CreditVerify and The Predatory Nature of “Free Trial” Billing

CreditVerify and The Predatory Nature of “Free Trial” Billing

We’ve all had it happen. We sign up for a free trial, they take our credit card information, and then 3 months later we login to our bank and realize we’re paying for a service we used for 20 minutes. It’s not illegal for the company to do this. After-all, you signed up for this trial, and you agreed to the fine print. After the trial, you’d be billed. Cancel anytime, they say! Well, if you’re not super organized and set phone reminders about cancellations (which I now try to do), then you might check your bank account and find these charges.

And hey, this business practice is completely legal (at least in Canada and the USA) so why wouldn’t they continue to do so? It’s free money from people who aren’t constantly checking their trial subscriptions. Even major retailers like Amazon and Netflix use this model. The presumption is most people will want to keep using their service, and those who don’t want to can merely cancel it. Great!

The problem is that many of these companies (I’m looking at you Wallstreet Journal), make it nearly impossible to cancel their “free trial”. In the age of anxiety, and when many people don’t make phone calls—some of these companies take things a step further and make people call them to cancel the free trial subscription… which is completely insane considering you can sign up without ever talking to a human. This banks on the discomfort of picking up the phone to call, and it banks on the lack of time that a lot of people have – waiting in a que to cancel is difficult when you’re busy.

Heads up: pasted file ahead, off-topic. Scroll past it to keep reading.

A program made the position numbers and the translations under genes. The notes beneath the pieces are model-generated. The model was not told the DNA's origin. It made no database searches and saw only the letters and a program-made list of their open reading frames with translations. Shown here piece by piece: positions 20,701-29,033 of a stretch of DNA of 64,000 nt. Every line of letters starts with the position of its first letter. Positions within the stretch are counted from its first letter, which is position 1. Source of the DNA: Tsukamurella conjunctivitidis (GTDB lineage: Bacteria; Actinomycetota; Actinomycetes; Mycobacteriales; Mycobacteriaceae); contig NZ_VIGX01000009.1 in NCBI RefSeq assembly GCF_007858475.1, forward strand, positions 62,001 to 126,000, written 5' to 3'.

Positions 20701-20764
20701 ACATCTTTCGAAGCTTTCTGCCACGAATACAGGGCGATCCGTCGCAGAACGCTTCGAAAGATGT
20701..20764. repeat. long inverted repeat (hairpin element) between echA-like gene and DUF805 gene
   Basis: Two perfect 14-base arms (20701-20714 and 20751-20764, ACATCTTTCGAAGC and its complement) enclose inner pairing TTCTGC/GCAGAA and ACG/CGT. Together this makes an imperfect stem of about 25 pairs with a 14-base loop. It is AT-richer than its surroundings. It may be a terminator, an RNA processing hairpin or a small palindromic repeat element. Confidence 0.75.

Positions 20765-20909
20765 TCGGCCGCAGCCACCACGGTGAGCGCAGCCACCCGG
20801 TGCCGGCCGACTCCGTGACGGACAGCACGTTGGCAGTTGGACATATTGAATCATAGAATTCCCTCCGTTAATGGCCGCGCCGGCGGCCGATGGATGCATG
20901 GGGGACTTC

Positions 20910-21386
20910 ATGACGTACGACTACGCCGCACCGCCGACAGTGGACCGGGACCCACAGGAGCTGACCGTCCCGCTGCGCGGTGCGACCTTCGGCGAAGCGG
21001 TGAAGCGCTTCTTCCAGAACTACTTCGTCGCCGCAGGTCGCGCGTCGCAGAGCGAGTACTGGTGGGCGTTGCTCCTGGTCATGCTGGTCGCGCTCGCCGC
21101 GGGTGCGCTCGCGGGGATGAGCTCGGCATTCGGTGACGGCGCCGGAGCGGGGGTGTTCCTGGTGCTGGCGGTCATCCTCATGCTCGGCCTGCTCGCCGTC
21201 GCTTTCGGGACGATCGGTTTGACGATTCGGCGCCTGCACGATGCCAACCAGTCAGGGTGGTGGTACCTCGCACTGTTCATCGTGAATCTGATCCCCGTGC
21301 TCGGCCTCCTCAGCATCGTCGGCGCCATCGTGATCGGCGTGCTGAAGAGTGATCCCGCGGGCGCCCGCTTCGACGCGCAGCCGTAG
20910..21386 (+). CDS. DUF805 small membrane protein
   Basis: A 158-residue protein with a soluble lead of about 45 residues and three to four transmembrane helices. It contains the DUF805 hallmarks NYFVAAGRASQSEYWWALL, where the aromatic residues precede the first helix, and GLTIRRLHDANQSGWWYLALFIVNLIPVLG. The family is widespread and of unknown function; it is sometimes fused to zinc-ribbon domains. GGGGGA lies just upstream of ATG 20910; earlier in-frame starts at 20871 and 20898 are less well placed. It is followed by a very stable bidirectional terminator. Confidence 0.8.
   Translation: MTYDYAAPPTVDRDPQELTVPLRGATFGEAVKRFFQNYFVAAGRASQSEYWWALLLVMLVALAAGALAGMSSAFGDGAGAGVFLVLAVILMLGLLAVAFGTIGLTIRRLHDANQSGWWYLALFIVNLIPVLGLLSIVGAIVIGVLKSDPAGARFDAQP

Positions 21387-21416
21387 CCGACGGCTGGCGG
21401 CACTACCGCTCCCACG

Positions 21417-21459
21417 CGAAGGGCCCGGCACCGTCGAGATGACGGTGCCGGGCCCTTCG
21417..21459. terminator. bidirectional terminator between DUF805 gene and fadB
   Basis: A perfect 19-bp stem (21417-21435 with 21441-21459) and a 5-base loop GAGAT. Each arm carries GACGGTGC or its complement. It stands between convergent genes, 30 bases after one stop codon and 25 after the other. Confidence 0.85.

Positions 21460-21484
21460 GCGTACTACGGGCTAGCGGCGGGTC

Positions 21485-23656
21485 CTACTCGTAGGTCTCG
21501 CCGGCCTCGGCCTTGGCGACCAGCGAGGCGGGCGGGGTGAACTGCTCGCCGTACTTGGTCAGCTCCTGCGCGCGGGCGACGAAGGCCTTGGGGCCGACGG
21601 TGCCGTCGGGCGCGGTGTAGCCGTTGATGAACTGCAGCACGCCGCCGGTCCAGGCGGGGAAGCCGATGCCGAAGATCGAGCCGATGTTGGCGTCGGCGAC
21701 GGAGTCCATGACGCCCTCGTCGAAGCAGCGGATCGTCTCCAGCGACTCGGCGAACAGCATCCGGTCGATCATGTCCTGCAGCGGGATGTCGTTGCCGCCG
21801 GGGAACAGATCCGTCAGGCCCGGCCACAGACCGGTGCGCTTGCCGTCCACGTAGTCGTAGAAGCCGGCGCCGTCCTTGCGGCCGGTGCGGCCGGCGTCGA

Recently I tried reaching out to CreditVerify to cancel my free trial—they too have a “call us” policy, and I emailed their support roughly 10+ times. No answer. At all. When I finally went to call, they were closed. Of course I can call back at another time, but my god… I am jumping through hoops to cancel something I never even wanted to continue to begin with.

A little while later…

On the phone with them, their hold music was some kind of abrasive crackling techno music… and I’m wondering if their goal was just to piss me off into hanging up?

I did manage to cancel, despite explaining I had contacted support. I asked for a refund numerous times, explained my anxiety and disability, and got the following response, “you can do whatever you want, we can’t give you a refund”.

While I do understand that it’s not technically illegal to charge me, the barriers of not being able to cancel this account I never wanted are crazy. This is ripping off Canadians (and I’m sure Americans), who merely wanted to try a service. This $1 7 day free trial has cost me a lot of money and headache… and what I wonder is… how much have they made off people who haven’t cancelled yet?

This feels violating, upsetting, and honestly… I just want to cry. When will the government step in and say enough is enough of these practices?

What do you think?

Back to top